Backup

Of the two volumes described, only the one mounted at /mnt/data is suitable for either filesystem- or block-based backup.

To prevent data-loss the /mnt/data volume must be regularly backed up.

You should not backup the volume mounted at /var/db -- it holds the current, active database files and cannot be backed up and retain database integrity.

Data Recovery

In the event of loss of the host's volumes, the /mnt/data volume should be restored from backup and the Hub re-run. On initialisation the Hub will detect the presence of a valid database snapshot on the data volume and restore its state from that by booting its internal PostgreSQL instance in in "recovery" mode.

This will restore the Hub's state to that of the last backup.

Monitoring

The Hub exposes a simple health-check URL for integration with uptime monitoring, if your Hub is hosted at https://hub.organisation.com then the health status URL is https://hub.organisation.com/_health

$ curl  https://hub.organisation.com/_health

{"status":"OK"}

If the Hub is running and able to connect to its internal database, it will return a 200 status and the above JSON response.

Prometheus

If your organisation uses Prometheus for internal monitoring, then you can include statistics from the Hub by accessing the /metrics endpoint:

$ curl  https://hub.organisation.com/metrics

# TYPE telemetry_scrape_size_bytes summary
# HELP telemetry_scrape_size_bytes Scrape size, uncompressed
telemetry_scrape_size_bytes_count{registry="default",content_type="text/plain; version=0.0.4"} 21673
telemetry_scrape_size_bytes_sum{registry="default",content_type="text/plain; version=0.0.4"} 1541648071
# TYPE telemetry_scrape_duration_seconds summary
# HELP telemetry_scrape_duration_seconds Scrape duration
telemetry_scrape_duration_seconds_count{registry="default",content_type="text/plain; version=0.0.4"} 21673
telemetry_scrape_duration_seconds_sum{registry="default",content_type="text/plain; version=0.0.4"} 260.943337435

# etc...

This exposes some internal statistics for the Erlang VM.

TLS

The Hazy Hub provides unsecured HTTP access by default. In order to provide secure communication over TLS the customer must do one of two things:

In this configuration SSL connections are terminated externally using an application that's properly integrated into your internal Public Key Infrastructure. This application then acts as a reverse proxy and forwards all requests to the Hub.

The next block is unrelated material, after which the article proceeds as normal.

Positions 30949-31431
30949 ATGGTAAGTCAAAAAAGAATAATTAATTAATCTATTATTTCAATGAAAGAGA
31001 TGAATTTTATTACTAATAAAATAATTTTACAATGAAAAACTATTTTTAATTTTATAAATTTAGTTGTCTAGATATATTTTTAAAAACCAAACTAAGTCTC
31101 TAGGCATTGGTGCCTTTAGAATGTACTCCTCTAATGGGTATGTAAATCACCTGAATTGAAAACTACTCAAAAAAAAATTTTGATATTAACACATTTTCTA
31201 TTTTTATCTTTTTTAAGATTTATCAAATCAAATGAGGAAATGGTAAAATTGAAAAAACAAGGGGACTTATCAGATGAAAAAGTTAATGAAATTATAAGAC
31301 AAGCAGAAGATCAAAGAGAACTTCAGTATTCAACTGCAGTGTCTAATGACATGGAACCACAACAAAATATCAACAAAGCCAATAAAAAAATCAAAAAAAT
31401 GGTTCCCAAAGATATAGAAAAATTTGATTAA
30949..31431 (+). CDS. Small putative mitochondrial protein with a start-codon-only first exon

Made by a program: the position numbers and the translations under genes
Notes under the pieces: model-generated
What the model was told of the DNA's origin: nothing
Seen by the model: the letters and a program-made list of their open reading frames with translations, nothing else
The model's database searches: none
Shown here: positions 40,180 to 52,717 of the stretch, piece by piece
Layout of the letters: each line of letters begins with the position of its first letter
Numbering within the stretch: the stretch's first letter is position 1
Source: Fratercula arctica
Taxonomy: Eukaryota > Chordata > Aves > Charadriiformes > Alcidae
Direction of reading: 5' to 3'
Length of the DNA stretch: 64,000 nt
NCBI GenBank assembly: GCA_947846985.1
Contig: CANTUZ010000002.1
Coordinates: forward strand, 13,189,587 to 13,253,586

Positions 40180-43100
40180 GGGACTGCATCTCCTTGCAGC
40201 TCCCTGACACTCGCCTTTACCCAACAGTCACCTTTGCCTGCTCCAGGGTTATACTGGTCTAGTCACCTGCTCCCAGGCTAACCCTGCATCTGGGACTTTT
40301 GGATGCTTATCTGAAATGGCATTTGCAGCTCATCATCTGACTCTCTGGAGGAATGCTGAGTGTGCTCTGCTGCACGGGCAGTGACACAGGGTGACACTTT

Any HTTP or TCP proxy that supports SSL termination is suitable. For example, for on-premise installations:

Or within the cloud:

This is the recommended approach as it provides the most flexibility and tighter integration with the on-premise or cloud environment.

Configure the Hub with valid certificates

Alternatively you can provide the Hub container with valid certificates at runtime and allow the Hub to handle SSL termination.

To do this you must generate a valid keyfile and certificate using your internal PKI, and mount them into the Hub container as PEM encoded files.

By default the Hub expects the required files to be mounted into the container at the following locations:

  • /etc/hazy/hub.key.pem the SSL private key
  • /etc/hazy/hub.cert.pem the SSL certificate
  • /etc/hazy/hub.cacert.pem any associated intermediate certificates (optional) (intermediate certificates can also be included in the hub.cert.pem file)

The /etc/hazy directory is also the location of the Hub configuration file, so you can place these certificate files in the same directory, next to the hub.yaml file.

The key file and the certificate file are required for SSL support. If either the key file or the certificate file is missing, then SSL won't be enabled.

If provided with invalid files, in an incorrect format (not PEM encoded) or corrupted in some way, then the Hub may fail to start.

If you would like to mount the key and/or certificate files into an alternate location, you can set the following environment variables when running the container:

  • HUB_CERT_PEMFILE the path to the certificate (or certificate bundle) (default /etc/hazy/hub.cert.pem)